To John de Ipre late steward of Richard de Beverle keeper of the great wardrobe, and William Strete controller of the late king's household. Order in presence of the said steward of the household and chamberlain or one of them, by indenture [containing] the number and price thereof, to deliver to the king's clerk William de Pakynton keeper of his great wardrobe the late king's vessels and utensils of silver used in his household, which are by them put in Westminster palace in the keeping of the said William de Pakynton, to serve in the king's household until etc. (as above); namely fifty four candlesticks, twenty five salts, and thirty five silver spoons for the office of the pantry, thirty eight silver pots (ollas), whereof twelve gilt, and forty silver cups for the office of the buttery, six silver dishes, and six salts for the mail (pro mantica), one pot and one 'chargeour' for the office of the almonry, eight plates whereof four are gilt and forty four silver dishes for the office of the spicery, one hundred and ninety four dishes, twenty two 'chargeours,' two cauldrons, one 'ladil' and two 'broches' of silver for the office of the scullery, thirty seven silver salts for the office of the saucery, seven bowls of silver whereof two are gilt, and five basins of silver for the office of the ewery.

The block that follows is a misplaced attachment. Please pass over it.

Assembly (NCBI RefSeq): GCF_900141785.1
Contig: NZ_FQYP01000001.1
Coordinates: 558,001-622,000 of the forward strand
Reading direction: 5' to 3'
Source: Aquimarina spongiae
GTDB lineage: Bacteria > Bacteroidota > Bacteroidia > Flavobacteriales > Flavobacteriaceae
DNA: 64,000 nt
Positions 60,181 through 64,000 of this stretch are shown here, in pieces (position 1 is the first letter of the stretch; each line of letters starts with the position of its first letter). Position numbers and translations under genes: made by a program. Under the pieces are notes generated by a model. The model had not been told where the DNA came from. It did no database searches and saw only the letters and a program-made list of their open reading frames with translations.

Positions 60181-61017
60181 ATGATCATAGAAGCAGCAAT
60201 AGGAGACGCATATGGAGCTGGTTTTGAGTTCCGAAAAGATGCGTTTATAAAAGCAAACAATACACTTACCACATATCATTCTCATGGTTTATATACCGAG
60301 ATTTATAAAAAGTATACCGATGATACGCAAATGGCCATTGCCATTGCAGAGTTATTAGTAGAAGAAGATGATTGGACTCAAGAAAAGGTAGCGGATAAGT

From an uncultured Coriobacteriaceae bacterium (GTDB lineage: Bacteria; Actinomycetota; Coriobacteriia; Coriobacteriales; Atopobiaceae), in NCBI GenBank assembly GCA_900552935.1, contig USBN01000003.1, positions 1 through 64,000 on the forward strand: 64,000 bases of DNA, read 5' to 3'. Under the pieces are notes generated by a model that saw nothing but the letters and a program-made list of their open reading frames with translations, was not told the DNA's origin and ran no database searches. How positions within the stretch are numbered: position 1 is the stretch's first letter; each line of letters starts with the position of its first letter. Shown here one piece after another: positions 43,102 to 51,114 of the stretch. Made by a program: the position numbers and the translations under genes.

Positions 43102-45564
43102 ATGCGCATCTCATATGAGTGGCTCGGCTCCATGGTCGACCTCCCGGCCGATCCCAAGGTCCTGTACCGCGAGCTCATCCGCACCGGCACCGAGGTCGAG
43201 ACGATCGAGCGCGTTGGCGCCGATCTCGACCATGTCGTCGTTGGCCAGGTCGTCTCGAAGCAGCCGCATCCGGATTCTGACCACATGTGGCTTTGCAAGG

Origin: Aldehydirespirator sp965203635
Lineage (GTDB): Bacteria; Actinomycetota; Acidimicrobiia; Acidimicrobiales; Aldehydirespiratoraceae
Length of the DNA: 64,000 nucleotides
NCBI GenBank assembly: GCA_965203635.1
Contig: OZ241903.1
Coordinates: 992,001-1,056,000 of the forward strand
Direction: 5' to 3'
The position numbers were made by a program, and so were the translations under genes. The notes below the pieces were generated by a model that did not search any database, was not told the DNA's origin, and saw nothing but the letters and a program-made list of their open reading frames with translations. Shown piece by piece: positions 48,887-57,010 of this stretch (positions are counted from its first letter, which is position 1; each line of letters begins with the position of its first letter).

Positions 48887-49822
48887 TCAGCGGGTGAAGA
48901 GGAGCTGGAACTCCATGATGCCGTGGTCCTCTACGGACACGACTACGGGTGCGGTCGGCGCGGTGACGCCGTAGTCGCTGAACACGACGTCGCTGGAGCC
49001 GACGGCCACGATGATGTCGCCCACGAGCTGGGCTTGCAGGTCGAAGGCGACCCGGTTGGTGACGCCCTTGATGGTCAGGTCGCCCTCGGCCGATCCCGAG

By K. and C.
[Ibid.]
Aug. 6.
Westminster.